Guide: Ryanair

Quick Tips:

  • Look out for regular promotions and seat sales
  • Travel light and don’t pay for unnecessary extra baggage
  • Use the app for check-in and look at the seating plan to see what’s available

“Welcome on board this Ryanair flight. May we have your attention while we point out some of the safety features on this Boeing 737-800 aircraft”

I’ve heard this spiel so many times now, I could almost recite it. Love it or loathe it, Ryanair is cheap as chips.

I have rarely had any issues with them, a couple of delayed flights here and there but aside from that my experience has been absolutely fine. I’m only one of the millions of passengers that fly with Europe’s largest airline (by passenger numbers) and despite this, Ryanair was voted the least liked short-haul airline for the 6th year in a row in 2019. Aside from issues that are the responsibility of the airline i.e cancellations, delays and strikes, I actually think that passengers are creating their own problems unnecessarily. So here I am to guide you through the wacky world of Ryanair.

Firstly, look out for any offers of flash sales. Ryanair regularly does this and sometimes have up to 25% off so it might be worth considering signing up for email alerts. Consider the time and day you book – prices tend to go up at the weekends. If you’ve seen the price a few times and it hasn’t changed, I would be inclined to book as they’re more than likely to rise otherwise.

Get your priorities right – priority and non-priority boarding that is. Ryanair regularly changes their baggage policies and the prices for bringing luggage on board or put in the hold. Airlines make little or no money, or even a loss on selling seats alone. The money is made in extra baggage, seat selections and onboard sales. I travel with just a backpack and can fit about a week’s worth of clothes in it. Ryanair’s current baggage policy is:

  • Non Priority: 1 free personal bag into the cabin (40x20x25cm) to fit under the seat in front of you
  • Priority Boarding (£6 at the time of booking or £8 as an add-on), 1 personal bag plus an additional 10kg bag (55cm x 40cm x 20cm) into the cabin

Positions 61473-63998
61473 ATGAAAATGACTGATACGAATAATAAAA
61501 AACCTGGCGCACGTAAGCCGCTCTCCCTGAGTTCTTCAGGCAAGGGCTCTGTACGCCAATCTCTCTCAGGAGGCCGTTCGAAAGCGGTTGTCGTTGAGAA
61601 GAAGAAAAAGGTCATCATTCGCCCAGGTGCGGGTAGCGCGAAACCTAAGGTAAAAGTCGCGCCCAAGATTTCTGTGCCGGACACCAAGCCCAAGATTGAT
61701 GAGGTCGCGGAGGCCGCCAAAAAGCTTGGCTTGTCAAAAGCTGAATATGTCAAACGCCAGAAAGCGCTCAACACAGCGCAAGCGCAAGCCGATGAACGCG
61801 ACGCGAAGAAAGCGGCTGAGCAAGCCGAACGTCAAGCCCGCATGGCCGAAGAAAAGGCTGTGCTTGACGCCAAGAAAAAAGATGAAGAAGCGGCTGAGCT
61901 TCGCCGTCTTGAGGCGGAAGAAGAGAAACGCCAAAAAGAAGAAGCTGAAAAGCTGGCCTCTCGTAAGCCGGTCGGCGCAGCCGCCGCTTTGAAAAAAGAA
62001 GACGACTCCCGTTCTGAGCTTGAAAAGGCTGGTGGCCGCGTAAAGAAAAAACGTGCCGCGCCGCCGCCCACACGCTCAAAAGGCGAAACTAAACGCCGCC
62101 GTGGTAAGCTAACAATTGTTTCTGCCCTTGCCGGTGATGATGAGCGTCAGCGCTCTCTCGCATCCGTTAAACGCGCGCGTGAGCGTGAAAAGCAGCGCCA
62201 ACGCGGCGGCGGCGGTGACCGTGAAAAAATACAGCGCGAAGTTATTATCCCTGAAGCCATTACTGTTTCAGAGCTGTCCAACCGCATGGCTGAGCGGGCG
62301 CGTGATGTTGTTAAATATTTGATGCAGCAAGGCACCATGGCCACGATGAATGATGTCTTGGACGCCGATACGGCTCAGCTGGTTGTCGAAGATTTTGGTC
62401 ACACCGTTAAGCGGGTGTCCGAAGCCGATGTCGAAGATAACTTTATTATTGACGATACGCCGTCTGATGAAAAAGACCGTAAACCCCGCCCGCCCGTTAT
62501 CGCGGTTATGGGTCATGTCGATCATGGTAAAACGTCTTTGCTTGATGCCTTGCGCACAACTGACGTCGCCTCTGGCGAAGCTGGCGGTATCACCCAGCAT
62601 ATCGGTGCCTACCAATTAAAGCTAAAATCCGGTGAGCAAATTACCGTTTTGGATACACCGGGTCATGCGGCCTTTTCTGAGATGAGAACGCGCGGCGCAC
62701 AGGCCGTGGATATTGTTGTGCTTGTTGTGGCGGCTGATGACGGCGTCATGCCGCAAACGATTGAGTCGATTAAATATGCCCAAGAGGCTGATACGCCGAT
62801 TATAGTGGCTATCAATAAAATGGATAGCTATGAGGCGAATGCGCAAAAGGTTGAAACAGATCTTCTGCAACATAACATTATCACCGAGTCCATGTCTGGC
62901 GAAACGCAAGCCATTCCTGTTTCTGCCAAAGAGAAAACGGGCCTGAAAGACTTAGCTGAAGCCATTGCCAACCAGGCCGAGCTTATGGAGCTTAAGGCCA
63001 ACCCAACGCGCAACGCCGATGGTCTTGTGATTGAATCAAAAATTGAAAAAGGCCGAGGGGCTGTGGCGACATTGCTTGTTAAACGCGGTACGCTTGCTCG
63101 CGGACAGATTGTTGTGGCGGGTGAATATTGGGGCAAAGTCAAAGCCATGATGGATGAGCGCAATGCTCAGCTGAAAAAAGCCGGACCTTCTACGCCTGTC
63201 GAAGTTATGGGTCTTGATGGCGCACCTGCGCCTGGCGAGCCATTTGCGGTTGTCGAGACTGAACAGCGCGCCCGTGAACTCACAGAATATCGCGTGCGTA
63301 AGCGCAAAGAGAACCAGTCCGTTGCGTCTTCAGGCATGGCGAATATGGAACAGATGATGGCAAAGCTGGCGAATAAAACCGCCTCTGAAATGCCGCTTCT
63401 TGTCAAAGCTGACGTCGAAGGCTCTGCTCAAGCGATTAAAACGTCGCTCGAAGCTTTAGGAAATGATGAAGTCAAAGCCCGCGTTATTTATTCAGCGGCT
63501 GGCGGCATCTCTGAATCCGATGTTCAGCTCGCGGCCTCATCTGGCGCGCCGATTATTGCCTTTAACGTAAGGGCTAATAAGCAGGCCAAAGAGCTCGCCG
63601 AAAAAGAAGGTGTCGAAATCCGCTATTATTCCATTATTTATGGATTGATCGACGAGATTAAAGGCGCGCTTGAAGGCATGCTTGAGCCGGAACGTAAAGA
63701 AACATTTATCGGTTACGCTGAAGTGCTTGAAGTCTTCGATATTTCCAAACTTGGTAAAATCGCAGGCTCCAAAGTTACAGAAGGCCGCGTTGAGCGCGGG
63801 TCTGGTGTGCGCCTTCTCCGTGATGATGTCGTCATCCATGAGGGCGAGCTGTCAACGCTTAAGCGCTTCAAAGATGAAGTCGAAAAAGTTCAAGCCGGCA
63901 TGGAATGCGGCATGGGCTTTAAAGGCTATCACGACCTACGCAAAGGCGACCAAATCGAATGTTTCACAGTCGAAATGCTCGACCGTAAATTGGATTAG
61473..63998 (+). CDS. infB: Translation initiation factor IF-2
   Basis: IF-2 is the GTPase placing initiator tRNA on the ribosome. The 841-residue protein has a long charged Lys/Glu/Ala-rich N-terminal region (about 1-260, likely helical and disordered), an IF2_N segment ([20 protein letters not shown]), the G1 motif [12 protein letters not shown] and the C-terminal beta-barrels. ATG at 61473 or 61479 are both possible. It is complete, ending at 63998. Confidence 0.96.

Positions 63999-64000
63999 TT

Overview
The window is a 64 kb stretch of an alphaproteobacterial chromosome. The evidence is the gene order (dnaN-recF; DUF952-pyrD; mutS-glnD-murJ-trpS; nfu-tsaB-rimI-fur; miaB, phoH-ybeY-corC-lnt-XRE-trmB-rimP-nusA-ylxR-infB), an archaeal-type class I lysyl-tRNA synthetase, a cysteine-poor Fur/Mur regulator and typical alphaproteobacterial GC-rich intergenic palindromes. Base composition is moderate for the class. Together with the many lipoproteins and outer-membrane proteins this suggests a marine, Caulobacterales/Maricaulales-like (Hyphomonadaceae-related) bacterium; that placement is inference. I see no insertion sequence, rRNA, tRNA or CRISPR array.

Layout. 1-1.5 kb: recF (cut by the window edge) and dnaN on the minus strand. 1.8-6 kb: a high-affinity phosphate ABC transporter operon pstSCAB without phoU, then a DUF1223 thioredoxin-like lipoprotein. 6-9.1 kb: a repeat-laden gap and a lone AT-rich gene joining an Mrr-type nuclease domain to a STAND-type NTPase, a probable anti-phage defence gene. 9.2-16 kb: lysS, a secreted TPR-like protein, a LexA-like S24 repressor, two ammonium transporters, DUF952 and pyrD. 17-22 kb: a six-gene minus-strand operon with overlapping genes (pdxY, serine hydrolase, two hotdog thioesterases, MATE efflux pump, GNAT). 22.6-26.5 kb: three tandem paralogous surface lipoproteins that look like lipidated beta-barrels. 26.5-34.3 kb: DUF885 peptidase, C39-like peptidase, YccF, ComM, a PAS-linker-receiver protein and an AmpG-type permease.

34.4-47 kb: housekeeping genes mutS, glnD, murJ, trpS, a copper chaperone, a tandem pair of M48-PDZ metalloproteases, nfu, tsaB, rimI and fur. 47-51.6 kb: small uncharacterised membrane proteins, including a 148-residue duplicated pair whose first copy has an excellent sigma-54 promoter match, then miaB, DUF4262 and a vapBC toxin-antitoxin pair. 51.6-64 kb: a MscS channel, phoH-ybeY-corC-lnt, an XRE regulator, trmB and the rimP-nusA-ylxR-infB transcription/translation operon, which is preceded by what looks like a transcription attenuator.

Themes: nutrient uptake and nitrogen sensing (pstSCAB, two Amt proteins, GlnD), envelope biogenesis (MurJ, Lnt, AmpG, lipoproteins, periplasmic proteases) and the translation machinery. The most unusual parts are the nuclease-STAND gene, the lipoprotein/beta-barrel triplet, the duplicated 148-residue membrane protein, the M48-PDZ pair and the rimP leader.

(Priority Boarding is capped at 95 out of 189 passengers per flight for space reasons.)

  • Alternatively, £8 at the time of booking or £10 after booking to have this extra 10kg bag checked in to the hold.
  • £25 for larger check-in luggage to the hold

If you really need the extra, then make sure you pay for it whilst booking otherwise adding it on at a later date could be costlier. If you don’t NEED the extra luggage, don’t pay for it and take up unnecessary room that is limited in the cabin. There’s nothing more annoying than people trying to cram in a suitcase to the overhead bins that clearly don’t have space (which are already filled with plenty of bags that would fit under the seat in front).

Get appy – Use the Ryanair app instead of checking in or your computer and printing off a boarding pass. You can check-in for a flight 60 days in advance IF you purchase a seat (or have a Flexi Plus ticket). I really don’t think it’s worth it because you’ll be given a seat regardless. Standard check-in is 48 hours – 2 hours in advance of each flight departure and a free seat is randomly allocated. The benefits of using the app are that you don’t have to print anything off and try not to forget where you put it or having to pay for a seat for your return flight (unless you’re going for less than 48 hours or taking your computer with you and have access to a printer).

The best feature on the app is that you can see the seating plan of what seats are left. Exit seats and those nearer the front are more expensive and leaving checking in until closer to the flight time (online check-in closes 2 hours before the flight departure time) tends to guarantee a better seat. The past three flights I’ve been on I’ve had exit row (extra legroom) seats and I didn’t pay anything for them. This is because as more people check in during the standard 48-hour window and are assigned standard seats, fewer seats become available and the exit rows and front seats that haven’t been reserved in advance will have to be assigned at some point. Therefore, by seeing which seats are left, your luck of the draw (or algorithm in this case I guess) is better if there are fewer seats available and also (if you’re not going solo), better chances of sitting together if there are seats together.

That leads me onto my next annoyance, which I think sometimes leads to delayed flights or frustrated passengers. If you REALLY need to sit next to your partner/relative/lover/friend/ex then PAY FOR IT or at least wait until the flight has taken off. There’s nothing more annoying (or rude to the person you’re asking to swap) than people swapping seats than the one they’ve been assigned. I’m sure you can live without their presence at your side for a couple of hours. Plus it just holds everyone else up whilst you’re faffing around.

So all in all, be considerate to your fellow passengers, crew and of course yourself. Make sure you know all you need and do everything that needs to be done before you go. It’ll make the journey a lot more enjoyable and there is literally no need to stress about anything. I hope Ryanair’s Low Fares, Made Simple motto has now been made simpler.

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